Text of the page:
5. Discover the disk number of the SD card device by using the list disk DiskPart command. In this
example, the SD card device is enumerated as the Disk 1 device.
DISKPART> list disk
Figure 17: Listing the Enumerated Disk Devices
6. Select the disk listing that matches the SD card device using the select disk DiskPart command. In this
example, the SD card device is enumerated as the Disk 1 device. If the SD card is listed as a different
disk on your system, be sure to substitute the appropriate value here.
WARNING: Selecting the incorrect disk at this point can corrupt critical data on your local
machine, be sure to check that the selected disk value is the intended device.
DISKPART> select disk 1
7. List the partitions on the currently selected SD card using the list partition DiskPart command.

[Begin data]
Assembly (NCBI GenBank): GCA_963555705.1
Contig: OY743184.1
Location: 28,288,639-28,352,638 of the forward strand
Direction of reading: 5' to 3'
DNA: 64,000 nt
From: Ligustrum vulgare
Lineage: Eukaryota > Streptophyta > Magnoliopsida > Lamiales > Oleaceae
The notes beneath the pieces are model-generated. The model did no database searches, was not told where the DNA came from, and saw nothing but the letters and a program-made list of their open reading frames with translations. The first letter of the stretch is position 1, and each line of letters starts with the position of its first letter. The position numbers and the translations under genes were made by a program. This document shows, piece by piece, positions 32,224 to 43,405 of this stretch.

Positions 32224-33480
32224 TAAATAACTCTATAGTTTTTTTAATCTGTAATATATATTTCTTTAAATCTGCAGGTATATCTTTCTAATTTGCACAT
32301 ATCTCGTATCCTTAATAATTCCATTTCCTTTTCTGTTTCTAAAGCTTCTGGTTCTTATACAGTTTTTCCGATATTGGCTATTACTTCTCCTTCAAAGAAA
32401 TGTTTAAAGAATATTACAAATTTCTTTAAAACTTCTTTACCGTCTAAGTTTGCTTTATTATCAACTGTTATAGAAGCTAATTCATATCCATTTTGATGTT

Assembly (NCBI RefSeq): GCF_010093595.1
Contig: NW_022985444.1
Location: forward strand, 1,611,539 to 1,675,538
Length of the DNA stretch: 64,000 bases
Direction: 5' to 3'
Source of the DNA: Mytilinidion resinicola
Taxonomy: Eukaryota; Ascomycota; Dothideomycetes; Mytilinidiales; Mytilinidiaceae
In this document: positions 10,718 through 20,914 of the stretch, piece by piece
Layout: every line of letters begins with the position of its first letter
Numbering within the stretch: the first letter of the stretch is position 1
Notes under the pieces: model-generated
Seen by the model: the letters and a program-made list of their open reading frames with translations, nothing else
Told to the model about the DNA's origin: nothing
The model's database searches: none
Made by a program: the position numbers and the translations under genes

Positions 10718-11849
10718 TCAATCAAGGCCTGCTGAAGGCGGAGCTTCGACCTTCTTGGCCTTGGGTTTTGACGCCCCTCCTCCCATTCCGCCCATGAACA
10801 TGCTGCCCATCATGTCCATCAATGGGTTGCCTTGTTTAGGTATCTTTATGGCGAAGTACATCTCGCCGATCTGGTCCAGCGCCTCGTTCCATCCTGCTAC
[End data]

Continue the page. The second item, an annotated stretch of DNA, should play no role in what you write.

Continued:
Figure 18: Listing the Partitions on the Selected SD Card
8. Remove the partitions from the currently selected SD card using the clean DiskPart command.
DISKPART> clean
9. Exit the DiskPart tool.
DISKPART> exit
14 Getting Started with the Zynq®-7000 All Programmable SoC / AD9361 Software-Defined Radio Evaluation
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10.Extract the image contents of the archive obtained from Step 1 above using an xz compatible utility
such as 7-Zip.
Figure 19: Extracting the Archived Image
11.Launch a disk imaging utility such as Win32 Disk Imager. Click on the folder icon adjacent to the Image
File entry box and set the Save as type filter option to *.* in order to make the all file extensions visible.
Figure 20: Selecting the Source Image File
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Getting Started with the Zynq®-7000 All Programmable SoC / AD9361 Software-Defined Radio Evaluation 15
12.Select the source image file zed_fmcomms2_image_8gb as well as the target drive device. In this
example, the image is located in the C:\ADI\ folder and the target SD card is assigned to the J:\ drive.
Figure 21: Source Image File Selected